If you risked downloading my eBook, “Story Structure to Die for”, you’re not alone. Almost a thousand writers have e-grabbed their free copy this week.
I’m gratified to hear back from people I don’t know, people who owe me nothing and yet have taken a moment to leave words of thanks:
“It’s truly a wonderful gift, and anyone who reads it should consider themselves lucky indeed.”
Writers never know!
We don’t how far our words might travel; neither do we know if those words make sense; if the ideas add up. Part of this eBook experiment has been to float this theory of structure out there to see if it sinks. Maybe I’ve been deluding myself.
“Thank you for this amazing book, ‘Story Structure to Die For’…it most certainly is. I feel like I have been given the keys to the kingdom! Thank you and thank you again!!”
“The keys to the kingdom.” Wow. I want to thank that commenter for putting it so poetically. I might have said something about a key to “understanding how fiction works”. I have to be careful not to oversell this thing. But I welcome all the embellishments that come my way beause a writer never knows if his concepts are unlocking any doors.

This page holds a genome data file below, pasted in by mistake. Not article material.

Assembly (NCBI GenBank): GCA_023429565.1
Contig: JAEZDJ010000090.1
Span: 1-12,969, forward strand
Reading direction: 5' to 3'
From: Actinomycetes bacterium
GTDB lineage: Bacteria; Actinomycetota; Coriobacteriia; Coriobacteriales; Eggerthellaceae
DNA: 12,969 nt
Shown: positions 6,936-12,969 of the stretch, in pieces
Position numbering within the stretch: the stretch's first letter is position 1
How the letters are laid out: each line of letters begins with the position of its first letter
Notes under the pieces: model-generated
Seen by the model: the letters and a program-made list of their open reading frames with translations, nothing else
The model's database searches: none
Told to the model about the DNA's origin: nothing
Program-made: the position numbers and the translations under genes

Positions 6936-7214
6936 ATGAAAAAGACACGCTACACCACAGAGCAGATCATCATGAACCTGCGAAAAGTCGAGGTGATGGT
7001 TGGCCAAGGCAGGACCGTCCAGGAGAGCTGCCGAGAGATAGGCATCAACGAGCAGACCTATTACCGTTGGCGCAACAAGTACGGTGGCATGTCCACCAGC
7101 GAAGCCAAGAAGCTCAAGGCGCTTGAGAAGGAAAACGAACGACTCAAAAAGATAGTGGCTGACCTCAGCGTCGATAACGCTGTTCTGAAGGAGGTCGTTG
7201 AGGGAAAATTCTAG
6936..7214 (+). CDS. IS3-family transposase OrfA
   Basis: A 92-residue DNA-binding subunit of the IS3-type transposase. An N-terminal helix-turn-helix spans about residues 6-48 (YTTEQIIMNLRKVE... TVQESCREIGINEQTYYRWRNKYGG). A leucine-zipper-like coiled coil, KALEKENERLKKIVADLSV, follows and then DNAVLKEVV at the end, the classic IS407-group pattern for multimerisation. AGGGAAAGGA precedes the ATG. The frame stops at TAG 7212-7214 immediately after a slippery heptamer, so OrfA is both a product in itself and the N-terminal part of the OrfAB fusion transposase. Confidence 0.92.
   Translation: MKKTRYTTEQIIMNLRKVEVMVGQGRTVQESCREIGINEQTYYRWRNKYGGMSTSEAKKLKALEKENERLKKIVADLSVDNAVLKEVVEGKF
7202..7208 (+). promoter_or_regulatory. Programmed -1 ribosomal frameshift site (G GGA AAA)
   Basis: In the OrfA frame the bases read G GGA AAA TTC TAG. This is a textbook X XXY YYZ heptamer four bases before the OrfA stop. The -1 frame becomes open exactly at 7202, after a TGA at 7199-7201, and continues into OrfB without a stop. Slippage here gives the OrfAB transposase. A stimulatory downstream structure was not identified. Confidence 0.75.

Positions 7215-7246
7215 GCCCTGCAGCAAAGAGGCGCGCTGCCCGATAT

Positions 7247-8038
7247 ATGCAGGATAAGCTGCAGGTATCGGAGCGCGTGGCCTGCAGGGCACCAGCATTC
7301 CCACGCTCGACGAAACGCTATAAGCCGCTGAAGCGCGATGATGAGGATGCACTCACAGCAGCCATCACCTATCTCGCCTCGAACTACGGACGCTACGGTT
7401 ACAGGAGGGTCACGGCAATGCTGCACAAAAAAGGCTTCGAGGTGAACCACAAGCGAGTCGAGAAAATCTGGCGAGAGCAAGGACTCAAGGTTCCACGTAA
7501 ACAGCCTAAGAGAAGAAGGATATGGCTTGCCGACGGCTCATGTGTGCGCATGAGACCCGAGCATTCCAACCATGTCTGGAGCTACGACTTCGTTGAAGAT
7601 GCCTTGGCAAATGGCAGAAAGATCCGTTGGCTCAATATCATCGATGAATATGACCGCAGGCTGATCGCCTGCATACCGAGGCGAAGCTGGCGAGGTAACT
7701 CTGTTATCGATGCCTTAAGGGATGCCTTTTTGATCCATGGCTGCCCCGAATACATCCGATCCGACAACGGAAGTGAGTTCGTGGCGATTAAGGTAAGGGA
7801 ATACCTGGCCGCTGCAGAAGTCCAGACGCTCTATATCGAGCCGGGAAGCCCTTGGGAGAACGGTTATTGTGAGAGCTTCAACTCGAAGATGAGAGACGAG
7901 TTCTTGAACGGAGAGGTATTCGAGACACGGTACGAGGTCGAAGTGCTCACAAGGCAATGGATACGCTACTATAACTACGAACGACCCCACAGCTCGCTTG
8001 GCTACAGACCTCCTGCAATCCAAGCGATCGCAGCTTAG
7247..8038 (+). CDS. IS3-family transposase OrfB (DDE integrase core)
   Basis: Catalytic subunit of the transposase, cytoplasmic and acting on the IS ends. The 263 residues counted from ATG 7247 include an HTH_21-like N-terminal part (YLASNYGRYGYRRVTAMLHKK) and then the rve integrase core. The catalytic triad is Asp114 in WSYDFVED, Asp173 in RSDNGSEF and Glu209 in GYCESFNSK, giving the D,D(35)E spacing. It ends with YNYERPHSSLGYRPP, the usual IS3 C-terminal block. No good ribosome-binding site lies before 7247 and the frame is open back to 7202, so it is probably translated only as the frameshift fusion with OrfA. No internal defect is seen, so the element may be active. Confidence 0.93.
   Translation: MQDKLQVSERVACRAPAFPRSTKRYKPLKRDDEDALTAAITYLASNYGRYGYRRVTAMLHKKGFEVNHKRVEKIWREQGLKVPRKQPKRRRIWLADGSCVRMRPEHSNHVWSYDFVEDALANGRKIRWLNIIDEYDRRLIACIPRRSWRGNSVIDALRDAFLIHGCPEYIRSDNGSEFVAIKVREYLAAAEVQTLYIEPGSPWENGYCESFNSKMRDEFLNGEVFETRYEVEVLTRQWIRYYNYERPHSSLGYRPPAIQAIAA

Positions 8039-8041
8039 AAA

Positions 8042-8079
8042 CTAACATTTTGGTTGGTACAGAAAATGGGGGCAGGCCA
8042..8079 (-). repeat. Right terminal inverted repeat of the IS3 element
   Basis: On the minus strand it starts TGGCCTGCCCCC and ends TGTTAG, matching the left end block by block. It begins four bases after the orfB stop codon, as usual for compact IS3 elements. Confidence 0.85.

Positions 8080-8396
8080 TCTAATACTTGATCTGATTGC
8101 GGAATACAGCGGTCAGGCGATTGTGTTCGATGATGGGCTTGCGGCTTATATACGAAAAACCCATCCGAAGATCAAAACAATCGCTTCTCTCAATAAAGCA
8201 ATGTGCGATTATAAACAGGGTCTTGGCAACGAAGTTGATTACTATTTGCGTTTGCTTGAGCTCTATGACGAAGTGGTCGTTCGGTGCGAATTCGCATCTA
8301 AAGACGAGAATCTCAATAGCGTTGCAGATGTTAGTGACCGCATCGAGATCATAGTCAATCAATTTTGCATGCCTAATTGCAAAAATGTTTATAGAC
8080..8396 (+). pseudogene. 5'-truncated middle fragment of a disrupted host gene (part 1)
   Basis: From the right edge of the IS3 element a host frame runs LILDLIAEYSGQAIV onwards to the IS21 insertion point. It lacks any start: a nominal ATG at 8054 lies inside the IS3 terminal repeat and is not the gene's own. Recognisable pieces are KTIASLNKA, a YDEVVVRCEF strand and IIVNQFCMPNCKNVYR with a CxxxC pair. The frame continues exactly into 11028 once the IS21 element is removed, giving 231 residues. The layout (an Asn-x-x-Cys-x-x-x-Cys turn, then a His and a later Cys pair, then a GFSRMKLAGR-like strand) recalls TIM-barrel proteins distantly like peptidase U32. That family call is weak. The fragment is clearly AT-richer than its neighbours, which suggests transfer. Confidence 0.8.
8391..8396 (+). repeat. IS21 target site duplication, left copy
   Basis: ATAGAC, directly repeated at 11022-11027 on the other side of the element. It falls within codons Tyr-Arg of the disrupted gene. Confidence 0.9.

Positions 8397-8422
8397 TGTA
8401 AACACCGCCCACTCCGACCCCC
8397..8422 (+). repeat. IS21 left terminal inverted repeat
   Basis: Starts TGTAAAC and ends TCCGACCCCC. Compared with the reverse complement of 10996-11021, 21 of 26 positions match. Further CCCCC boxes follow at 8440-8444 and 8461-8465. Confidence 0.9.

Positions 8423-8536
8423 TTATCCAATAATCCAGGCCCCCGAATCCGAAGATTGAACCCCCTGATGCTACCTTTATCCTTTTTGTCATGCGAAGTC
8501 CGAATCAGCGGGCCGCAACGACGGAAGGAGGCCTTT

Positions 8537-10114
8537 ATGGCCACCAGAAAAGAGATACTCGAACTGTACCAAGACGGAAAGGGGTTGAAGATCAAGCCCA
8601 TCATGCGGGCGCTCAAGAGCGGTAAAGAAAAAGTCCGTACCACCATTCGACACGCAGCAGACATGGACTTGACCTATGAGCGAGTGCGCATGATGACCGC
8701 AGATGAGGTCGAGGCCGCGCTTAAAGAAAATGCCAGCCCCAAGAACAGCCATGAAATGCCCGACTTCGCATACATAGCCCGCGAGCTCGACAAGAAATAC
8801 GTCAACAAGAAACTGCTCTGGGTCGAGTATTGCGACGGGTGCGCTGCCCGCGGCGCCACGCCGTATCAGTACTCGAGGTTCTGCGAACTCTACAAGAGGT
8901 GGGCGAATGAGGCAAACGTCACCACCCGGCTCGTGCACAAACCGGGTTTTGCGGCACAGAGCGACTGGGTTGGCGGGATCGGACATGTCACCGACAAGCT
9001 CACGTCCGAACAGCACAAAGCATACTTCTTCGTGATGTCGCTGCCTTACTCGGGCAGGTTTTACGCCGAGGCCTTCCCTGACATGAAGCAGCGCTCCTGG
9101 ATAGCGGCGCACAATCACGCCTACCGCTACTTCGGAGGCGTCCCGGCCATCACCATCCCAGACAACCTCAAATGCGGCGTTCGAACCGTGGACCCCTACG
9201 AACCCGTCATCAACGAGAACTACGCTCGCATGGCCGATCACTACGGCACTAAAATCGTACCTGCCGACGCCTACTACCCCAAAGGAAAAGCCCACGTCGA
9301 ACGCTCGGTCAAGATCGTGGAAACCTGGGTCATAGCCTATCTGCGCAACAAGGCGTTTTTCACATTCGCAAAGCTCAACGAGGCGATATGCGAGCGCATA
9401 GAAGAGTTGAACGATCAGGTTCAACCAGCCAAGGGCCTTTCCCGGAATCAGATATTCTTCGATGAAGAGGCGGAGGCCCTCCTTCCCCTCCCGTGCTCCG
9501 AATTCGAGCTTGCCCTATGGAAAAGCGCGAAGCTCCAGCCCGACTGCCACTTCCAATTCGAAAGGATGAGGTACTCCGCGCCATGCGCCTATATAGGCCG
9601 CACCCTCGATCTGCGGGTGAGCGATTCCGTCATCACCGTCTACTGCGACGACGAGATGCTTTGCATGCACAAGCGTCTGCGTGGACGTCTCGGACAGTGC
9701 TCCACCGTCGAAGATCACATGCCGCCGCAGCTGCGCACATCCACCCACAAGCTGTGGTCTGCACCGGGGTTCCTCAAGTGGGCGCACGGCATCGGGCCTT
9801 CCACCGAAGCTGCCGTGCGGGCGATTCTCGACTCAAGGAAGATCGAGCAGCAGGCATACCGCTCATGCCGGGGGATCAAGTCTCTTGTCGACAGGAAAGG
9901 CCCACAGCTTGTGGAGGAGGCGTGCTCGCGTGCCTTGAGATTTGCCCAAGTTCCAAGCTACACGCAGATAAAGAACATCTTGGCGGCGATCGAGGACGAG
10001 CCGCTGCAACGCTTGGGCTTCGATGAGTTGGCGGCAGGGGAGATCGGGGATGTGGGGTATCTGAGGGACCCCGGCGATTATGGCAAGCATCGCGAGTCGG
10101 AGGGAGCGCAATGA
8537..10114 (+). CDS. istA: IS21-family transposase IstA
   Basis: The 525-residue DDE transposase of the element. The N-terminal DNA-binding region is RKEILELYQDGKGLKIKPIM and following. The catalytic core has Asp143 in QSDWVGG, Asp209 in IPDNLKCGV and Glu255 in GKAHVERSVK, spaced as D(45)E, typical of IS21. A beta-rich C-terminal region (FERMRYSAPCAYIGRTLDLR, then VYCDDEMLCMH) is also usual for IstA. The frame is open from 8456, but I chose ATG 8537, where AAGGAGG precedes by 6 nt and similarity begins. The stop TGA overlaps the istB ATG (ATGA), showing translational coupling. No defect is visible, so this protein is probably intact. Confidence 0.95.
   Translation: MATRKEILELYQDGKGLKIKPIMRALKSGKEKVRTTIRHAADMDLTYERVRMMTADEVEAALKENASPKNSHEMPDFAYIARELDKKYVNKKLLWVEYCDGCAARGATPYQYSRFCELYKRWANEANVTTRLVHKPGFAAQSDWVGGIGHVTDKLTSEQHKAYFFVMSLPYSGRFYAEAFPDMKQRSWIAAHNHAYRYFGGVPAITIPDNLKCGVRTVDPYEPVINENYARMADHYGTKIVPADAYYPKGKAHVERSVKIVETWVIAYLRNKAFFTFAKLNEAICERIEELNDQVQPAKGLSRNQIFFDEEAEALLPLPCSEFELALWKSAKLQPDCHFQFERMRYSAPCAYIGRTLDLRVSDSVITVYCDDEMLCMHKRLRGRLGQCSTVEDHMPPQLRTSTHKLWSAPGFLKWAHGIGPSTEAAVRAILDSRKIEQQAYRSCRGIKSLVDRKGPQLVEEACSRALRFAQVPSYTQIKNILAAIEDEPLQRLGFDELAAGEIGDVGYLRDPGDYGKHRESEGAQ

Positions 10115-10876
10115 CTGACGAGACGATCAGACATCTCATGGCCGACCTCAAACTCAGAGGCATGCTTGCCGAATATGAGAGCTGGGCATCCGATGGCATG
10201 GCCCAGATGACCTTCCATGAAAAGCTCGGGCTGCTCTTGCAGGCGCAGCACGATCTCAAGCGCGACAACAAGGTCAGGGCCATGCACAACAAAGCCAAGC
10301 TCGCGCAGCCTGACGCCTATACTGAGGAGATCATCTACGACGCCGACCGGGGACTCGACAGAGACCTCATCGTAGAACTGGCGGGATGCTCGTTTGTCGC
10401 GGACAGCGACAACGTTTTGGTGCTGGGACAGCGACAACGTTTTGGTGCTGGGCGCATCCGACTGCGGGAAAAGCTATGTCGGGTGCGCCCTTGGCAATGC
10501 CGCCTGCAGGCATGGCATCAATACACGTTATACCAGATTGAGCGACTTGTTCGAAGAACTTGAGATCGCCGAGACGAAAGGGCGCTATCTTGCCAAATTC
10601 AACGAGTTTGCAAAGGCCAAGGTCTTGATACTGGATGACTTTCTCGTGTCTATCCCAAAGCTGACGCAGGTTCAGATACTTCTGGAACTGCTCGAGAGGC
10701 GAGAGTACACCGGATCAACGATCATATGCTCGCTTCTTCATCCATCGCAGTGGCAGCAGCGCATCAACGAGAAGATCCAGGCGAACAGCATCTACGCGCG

“What an encouraging, simplified method to writing a story—a good story, an award winning one!”
Those are original exc!amation marks, I swear. I didn’t add them. A writer never knows if his love for stories is being transmitted one heart to another. So it’s a joy to see the excitement radiating back.
“I am very excited. I am lucky to have read it, and it made me think.”
A writer sits alone in his writing hut—how is he or she to know?
I was fortunate this week to have been a guest blogger on a popular writers blog called The Write Practice. I presented my super-simple overview to the readers of that popular blog and spent the day fielding comments. It proved an excellent way for me to find out how I was doing.
Readers of the blog, writers in their own right, sought advice on problems of structure with their own works-in-progress. A week later, we’re still e-chatting. Who would’ve thought?
A writer never knows.
Now I know.